But this is about more than just leadership. It’s about justice. Not only do Indigenous communities get little to no credit for the immense amount of work they do protecting the planet, they are routinely denied the right to determine what happens to their own land. Even worse, Indigenous communities are also far more likely than non-Indigenous communities to suffer from the impacts of industrial pollution and climate change.
The well-intentioned UN Declaration on the Rights of Indigenous Peoples (UNDRIP) was meant to protect the rights of Indigenous peoples all over the world, but as long as Indigenous communities don’t have a seat at the decision-making table, governments and fossil-fuel companies will keep doing exactly what they’ve always done.
The Land Back Movement
The Land Back movement is an increasingly powerful counter effort to protect Indigenous communities’ right to determine what happens to their own land, water, and resources.
The movement calls, in part, for the return of stolen land to Indigenous communities, as well as a discussion between Indigenous and federal leadership to negotiate how Indigenous communities might fairly share, at long last, in the wealth that has been generated by colonial exploitation of those resources over so many generations.
The rest of the planet owes a lot to Indigenous people who have fought to preserve biodiversity and crucial habitats. Supporting Land Back is an important climate solution that puts people and the planet ahead of profits.
What an Indigenous-Led Future Could Look Like
What might a world look like with Indigenous people able to make decisions over what happens to the land that they have historically called home? How would things change if Indigenous leaders were able to have a seat at the table at all these global conferences about climate change and the environment?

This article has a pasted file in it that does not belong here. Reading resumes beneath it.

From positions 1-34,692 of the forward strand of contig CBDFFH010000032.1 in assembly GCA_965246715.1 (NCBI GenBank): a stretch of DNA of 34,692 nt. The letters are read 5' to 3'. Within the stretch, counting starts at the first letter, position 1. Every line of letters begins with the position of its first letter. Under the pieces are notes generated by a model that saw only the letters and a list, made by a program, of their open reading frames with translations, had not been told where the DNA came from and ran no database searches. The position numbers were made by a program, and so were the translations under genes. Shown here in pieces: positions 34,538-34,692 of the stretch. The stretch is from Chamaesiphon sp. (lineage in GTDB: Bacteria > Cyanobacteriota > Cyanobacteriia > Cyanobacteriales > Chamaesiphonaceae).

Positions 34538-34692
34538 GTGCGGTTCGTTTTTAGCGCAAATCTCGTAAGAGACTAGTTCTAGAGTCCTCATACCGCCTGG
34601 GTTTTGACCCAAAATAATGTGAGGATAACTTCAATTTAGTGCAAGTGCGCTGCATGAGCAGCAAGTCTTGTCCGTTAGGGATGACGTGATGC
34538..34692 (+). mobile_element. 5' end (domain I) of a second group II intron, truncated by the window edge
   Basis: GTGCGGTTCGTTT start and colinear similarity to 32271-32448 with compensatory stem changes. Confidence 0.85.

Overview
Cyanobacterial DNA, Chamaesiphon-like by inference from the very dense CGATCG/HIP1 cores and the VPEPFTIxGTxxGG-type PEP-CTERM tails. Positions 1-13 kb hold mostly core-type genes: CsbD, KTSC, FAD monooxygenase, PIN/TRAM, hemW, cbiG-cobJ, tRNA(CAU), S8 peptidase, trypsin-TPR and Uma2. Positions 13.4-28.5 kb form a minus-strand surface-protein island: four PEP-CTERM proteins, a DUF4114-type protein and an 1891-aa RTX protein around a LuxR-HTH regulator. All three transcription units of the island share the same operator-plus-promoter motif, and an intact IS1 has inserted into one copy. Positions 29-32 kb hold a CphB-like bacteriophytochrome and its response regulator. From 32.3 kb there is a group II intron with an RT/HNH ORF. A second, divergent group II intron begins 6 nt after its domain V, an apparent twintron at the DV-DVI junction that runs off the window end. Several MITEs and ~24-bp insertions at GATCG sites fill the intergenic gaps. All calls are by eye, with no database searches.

Evidence shows that more respect for Indigenous leadership globally would result in policies that emphasise:
- Increased land protection and biodiversity, which are crucial to fighting food insecurity and climate change and lead to breakthroughs in medicine and technology
- Forging a way of life that fosters a better relationship with the environment
- A transition toward an economy based not on exploitation and extraction but education and green infrastructure
We Need to Prioritise Indigenous Voices and Wisdom
Indigenous communities have the knowledge to fight climate change and protect our planet, but Indigenous leadership is not being given the platform it needs in colonial institutions.
In this time of crisis, Indigenous wisdom needs to be at the forefront of change, helping to build a society that is healthier, cleaner, more just, and puts people before profits.
To make that happen, we need to make sure Indigenous voices can be heard. Take action today by demanding an end to violence against land defenders. The Royal Canadian Mounted Police (RCMP) has a special unit dedicated to silencing Indigenous activists.
Sign the petition to Disband the Community-Industry Response Group (C-IRG) today!